Before Entourage, before 30 Rock, before any of the seemingly infinite number of behind-the-scenes-of-Hollywood programs currently clogging the grid, there was The Larry Sanders Show, starring Garry Shandling as a needy, self-centered pretender to Johnny Carson’s late-night talk-show throne. And it was good. Actually, it was perfect.
Of course, it never became a phenomenon. The critically acclaimed series from Shandling and coproducer Peter Tolan (Rescue Me) somehow stayed on HBO from 1992 to 1998, but it always drew puny audiences. In retrospect, that doesn’t seem surprising. Larry Sanders didn’t carry itself like a hit. It was stylistically subtle (no score, no laugh track, numerous pregnant pauses), verbally much rougher than any sitcom made up to that point (in the pilot, the title character’s producer, Rip Torn, playfully offers to shove a red-hot poker up the hero’s ass) and probably too insular in its approach to the subject matter. Its showbiz characters talked about their industry in shorthand, which gave the series a documentary vibe—a feeling heightened when the characters made selfish or clueless spectacles of themselves. Spectacle No. 1 was Larry himself, a hapless narcissist who would finish a taping, then run home and critique himself. No wonder the show didn’t catch on: Watching it was a masochistic experience. The laughs hurt.
Yet the series’s long-term impact has been immense. Larry Sanders perfected the comedy of mortification, seen on the likes of Arrested Development and The Office. It also brought a cinematic camera technique, the “walk-and-talk”—in which characters walk down a hallway delivering reams of exposition at high speed—to TV, where such glossy drama series as The West Wing and ER made it a cornerstone of their own style. It was arguably the most-influential show that few people watched.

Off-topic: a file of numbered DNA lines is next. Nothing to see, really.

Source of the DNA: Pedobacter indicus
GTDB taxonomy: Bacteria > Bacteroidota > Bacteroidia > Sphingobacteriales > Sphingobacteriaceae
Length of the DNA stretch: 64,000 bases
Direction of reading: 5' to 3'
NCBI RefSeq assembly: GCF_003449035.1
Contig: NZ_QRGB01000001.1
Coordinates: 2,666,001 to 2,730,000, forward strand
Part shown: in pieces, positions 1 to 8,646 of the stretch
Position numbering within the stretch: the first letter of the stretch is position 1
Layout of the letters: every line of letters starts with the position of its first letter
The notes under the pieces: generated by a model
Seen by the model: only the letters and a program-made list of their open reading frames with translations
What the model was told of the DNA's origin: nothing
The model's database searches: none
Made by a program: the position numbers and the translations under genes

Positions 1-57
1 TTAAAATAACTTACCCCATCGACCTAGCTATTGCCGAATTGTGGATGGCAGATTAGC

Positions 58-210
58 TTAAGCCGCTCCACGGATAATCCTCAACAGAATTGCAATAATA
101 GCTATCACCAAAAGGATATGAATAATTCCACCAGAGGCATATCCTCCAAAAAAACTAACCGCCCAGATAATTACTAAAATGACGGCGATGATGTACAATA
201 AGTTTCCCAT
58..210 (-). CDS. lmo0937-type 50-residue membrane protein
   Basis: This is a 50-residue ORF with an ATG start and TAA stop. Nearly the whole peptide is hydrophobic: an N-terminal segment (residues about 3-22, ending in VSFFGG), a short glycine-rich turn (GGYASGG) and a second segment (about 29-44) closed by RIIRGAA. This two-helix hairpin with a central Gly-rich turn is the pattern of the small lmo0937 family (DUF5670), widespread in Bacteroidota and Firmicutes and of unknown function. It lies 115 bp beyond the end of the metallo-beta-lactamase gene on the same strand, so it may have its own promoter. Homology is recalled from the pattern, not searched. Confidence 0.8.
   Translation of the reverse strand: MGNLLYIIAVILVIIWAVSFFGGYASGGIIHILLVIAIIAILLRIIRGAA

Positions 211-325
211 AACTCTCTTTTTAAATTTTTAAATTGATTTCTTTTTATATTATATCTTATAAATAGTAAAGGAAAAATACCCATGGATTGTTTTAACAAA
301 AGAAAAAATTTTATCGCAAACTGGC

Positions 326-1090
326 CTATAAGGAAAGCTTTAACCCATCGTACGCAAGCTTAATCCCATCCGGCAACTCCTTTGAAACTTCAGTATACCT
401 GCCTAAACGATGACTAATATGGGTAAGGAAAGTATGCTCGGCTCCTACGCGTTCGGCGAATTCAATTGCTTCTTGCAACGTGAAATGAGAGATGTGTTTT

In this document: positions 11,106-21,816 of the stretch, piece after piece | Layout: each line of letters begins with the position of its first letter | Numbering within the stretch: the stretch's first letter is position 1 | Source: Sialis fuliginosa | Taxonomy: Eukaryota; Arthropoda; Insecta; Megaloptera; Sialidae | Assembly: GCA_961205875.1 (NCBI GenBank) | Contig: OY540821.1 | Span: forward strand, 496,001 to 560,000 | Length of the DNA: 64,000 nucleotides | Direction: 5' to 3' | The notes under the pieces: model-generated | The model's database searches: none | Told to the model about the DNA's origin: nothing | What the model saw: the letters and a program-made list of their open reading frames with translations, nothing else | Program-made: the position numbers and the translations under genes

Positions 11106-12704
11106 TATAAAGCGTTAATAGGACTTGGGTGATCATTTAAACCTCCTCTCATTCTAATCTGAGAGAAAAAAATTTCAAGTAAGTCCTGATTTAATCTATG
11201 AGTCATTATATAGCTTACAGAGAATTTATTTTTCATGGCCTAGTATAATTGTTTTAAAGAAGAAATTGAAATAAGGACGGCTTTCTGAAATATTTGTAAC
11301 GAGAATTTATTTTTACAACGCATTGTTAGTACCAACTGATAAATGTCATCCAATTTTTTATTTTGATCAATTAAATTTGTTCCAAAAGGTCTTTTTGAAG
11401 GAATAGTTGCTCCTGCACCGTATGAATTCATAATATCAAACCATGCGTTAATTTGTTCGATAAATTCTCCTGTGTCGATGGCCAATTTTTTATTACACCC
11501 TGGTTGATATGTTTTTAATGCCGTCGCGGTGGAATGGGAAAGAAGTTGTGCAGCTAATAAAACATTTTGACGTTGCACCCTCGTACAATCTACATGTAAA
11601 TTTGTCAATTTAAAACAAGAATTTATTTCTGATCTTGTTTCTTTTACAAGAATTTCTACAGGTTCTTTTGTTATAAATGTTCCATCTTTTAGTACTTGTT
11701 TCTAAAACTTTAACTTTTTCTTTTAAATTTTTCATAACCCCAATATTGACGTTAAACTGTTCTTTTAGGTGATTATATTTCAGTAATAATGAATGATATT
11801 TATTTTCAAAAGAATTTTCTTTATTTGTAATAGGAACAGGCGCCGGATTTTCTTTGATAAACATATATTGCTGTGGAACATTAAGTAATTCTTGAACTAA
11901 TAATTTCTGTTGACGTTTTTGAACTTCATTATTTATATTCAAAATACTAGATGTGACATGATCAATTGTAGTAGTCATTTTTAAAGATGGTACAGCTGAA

Aficionados and newcomers can savor the series when it hits DVD this week in a box set titled Not Just the Best of The Larry Sanders Show. Die-hard fans will be disappointed that it’s not comprehensive; the set offers just 22 episodes from the series’s 89-episode run. (The whole first season came out on DVD a few years ago but didn’t sell well enough to merit follow-ups.) Luckily, the set adds outtakes; commentary from Shandling, Tolan and writer Judd Apatow (Freaks and Geeks, The 40 Year-Old Virgin); and interviews with supporting players (the peerless cast included Torn, Jeffrey Tambor, Jeremy Piven, Bob Odenkirk, Mary Lynn Rajskub, Penny Johnson, Janeane Garofalo and Jon Stewart, the latter portraying a would-be replacement of Larry).
The selection includes the premiere, “What Have You Done for Me Lately?,” in which a network boss pressures Larry to do on-air ads for a tool called The Garden Weasel; “The Spiders Episode,” which climaxes with an on-air disaster involving guest star Carol Burnett and some tarantulas; “Hank’s Sex Tape,” in which Tambor’s character, sidekick Hank Kingsley, gets caught on video with two special lady friends; “The Mr. Sharon Stone Show,” in which Larry lands a date with the Basic Instinct star; “Putting the 'Gay’ Back in Litigation,” in which Hank’s assistant (Scott Thompson) sues him for making homophobic jokes; and the melancholy, deeply weird series finale, “Flip,” which reenacts Carson’s farewell telecast while also closing out a long-running subplot involving Larry’s odd relationship with frequent guest David Duchovny, who might or might not be hot for him. (Duchovny’s deadpan has never been more lethal.)
In a commentary track, Shandling reveals that one of Larry’s tics—nervously touching his stomach—began as an actor’s choice, but as the series wore on, it became a medical reflex, because “I had four ulcers.” That’s the price an actor-producer pays for sweating every detail. The payoff, though, is worth the pain—a blisteringly funny sitcom that stands the test of time.